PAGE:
There already were Martha Reeves, Martha Wash, and of course Martha High… Here is Marta Ren, new soul-funk flamboyant rising star, made in Portugal. If she looks like a young lady in her alluring sexy outfits, the Porto-native singer was not born yesterday just like a furtive media fuss. In the 90’s, she slogged on in Portugal in an awesome combo named the Bombazines, where sha arezdy showed her hand! A glowing soul with 60’s deep funk tones, fostering with passion and respect the typical spirit of a golden age that, from Nashville to Memphis, from Chicago through Brooklyn to Detroit, has made this musical style a timeless god.
As for the future, we shall consider this new scenic bomb who, after 2 EPs, released her first album last year with her explosive band The Groovelvets, perfect digest of groove and velvet. I’m Not Your Regular Woman, album signed by the famous specialised label Records Kicks gets its name from the legendary Lucille Mathis’s hit, and uncoils under pressure tracks, temporised with some lascivious sweets de rigueur. We are close Tarantino soundtrack! Enough to make Lisbon rhyme with Daptone, in the purest tradition of a cheerful, punchy and hectic soul-funk. Sparkling horn section, thunderous Hammond organ, infernal bass lines, The Groovelvets bring the final touch to this irresistible vintage set.
Free River is the result of the meeting of two artists: the singer Emma Lamadji and the guitar player Matia Levréro. Emma Lamadji has always been steeped in Negro Spiritual. Gifted with a deep richly nuanced voice, and a stunning scenic presence, she restores all the strength and depth of the repertoire’s ancient tunes. Matia Levréro, guitar player and arranger is an open-minded artist; without any preconceived idea, he is only led by his feelings…
With a very expressive rhythmic and harmonic writing, the band enlightens revisited and intensified classics, enlivened by some original compositions in the same vein. Free River, with their long harmonic pads, between ardour and delicacy, transport us into their new musical universe, at once fed with soul, world, jazz, gospel and pop… rich of emotions and sensations. Free River give us something unique and unexpected to listen to, although it sounds clear evidence.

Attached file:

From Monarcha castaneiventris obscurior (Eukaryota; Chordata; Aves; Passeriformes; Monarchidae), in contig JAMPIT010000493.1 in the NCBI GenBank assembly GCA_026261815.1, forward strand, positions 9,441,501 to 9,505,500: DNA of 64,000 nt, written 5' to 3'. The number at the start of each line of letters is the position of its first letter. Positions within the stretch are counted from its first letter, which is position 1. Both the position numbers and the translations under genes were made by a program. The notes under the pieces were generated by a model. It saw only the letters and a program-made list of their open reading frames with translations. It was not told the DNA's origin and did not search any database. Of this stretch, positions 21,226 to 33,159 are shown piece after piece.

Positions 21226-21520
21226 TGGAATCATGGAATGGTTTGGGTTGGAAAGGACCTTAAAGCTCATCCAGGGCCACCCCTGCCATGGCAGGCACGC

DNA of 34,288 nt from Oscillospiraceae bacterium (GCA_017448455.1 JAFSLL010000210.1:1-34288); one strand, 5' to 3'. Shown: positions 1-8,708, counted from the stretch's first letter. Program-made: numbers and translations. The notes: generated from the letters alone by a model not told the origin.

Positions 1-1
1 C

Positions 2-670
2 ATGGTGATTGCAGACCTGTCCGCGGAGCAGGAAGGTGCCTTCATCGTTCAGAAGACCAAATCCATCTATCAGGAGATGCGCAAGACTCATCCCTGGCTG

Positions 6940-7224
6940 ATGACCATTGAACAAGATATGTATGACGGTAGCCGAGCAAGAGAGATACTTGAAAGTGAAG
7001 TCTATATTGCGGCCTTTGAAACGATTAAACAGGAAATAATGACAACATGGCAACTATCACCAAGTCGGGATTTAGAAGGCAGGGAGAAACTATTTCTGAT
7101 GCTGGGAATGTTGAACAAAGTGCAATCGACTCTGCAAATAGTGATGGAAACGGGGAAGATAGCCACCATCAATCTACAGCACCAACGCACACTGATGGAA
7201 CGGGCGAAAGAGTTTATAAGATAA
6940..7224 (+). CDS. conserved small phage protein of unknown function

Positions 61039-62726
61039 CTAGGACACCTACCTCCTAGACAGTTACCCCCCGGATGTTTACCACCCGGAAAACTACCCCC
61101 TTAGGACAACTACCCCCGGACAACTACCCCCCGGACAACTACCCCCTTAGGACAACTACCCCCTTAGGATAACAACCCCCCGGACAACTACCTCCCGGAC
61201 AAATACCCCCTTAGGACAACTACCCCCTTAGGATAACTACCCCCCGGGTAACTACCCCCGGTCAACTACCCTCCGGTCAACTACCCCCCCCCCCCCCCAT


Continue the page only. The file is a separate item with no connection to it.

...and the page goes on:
Philippe Garcia, aka Pipon, is an emblematic figure making very urban electronic compositions, using the purest jazz tradition to make hybridisations he masters like a wizard. After spending many years in Turkey, this outstanding musician of classical training went to jazz alongside Don Cherry and Barre Philips. Then he was one of those who initiated the fusion of jazz and electronica – drum’n’bass, creating afterwards the Cosmik Connection in 1997. The drummer-composer and sample-king has played with Truffaz, Michel Benita or Laurent De Wilde among many others in the jazz galaxy, before he became Kptain Planet.
Always very active and inventive, the Lyon-native Pipon Garcia now performs in trio with two other great figures. With Tibo Soulas, a complete artist who first played trumpet before he turned to double bass and put his talent at the service of La Velle or Stéphane Belmondo. An inescapable voice joined this formidable rhythmic couple; Sir Jean, the charismatic singer of Wolof origin who marked the main dub and afro-electro bands over the past two decades, from Meï Teï Shô to Le Peuple de l’Herbe, from Ezekiel to Zenzile or Brain Damage or NMB Brass Band… In short a dream team in order to sculpt the original chaos and give a contemporary dimension to Pipon’s very urban compositions on which committed lyrics graft. Sir Jean’s mystical and mesmerizing incantations dropped on the drummer’s eery samples switch between frantic furies and mind-blowing intimism. An amazing performance that will thrill the curious minds.
1945-1975. Charles Trenet sings the “Nationale 7” road, massively taken by the French on paid leave to connect Paris and the Mediterranean Sea. Back then, the national roads crossed cities and villages, not-to-be-missed touristic and gastronomic stopovers. While the journey was an integral part of holiday time, the democratisation of the automobile overloaded the major public roads; this could quickly turn into a nightmare! In order to prevent the crossing of Lyon, the car drivers have been offered an alternative, sounding like holidays and freedom: the Blue Road. It is actually the National Road 82, which crosses the Loire department, via Neulise, the Forez plain, Montrond, Veauche, La Fouillouse, Saint-Étienne, the Col de la République, and joins “la 7” in the Rhône valley. This film spans generations. Between sociology, history and portrait gallery, the elders will remember with nostalgia these wonderful journeys while the youths will take a trip to their parents and grand-parents’ holiday.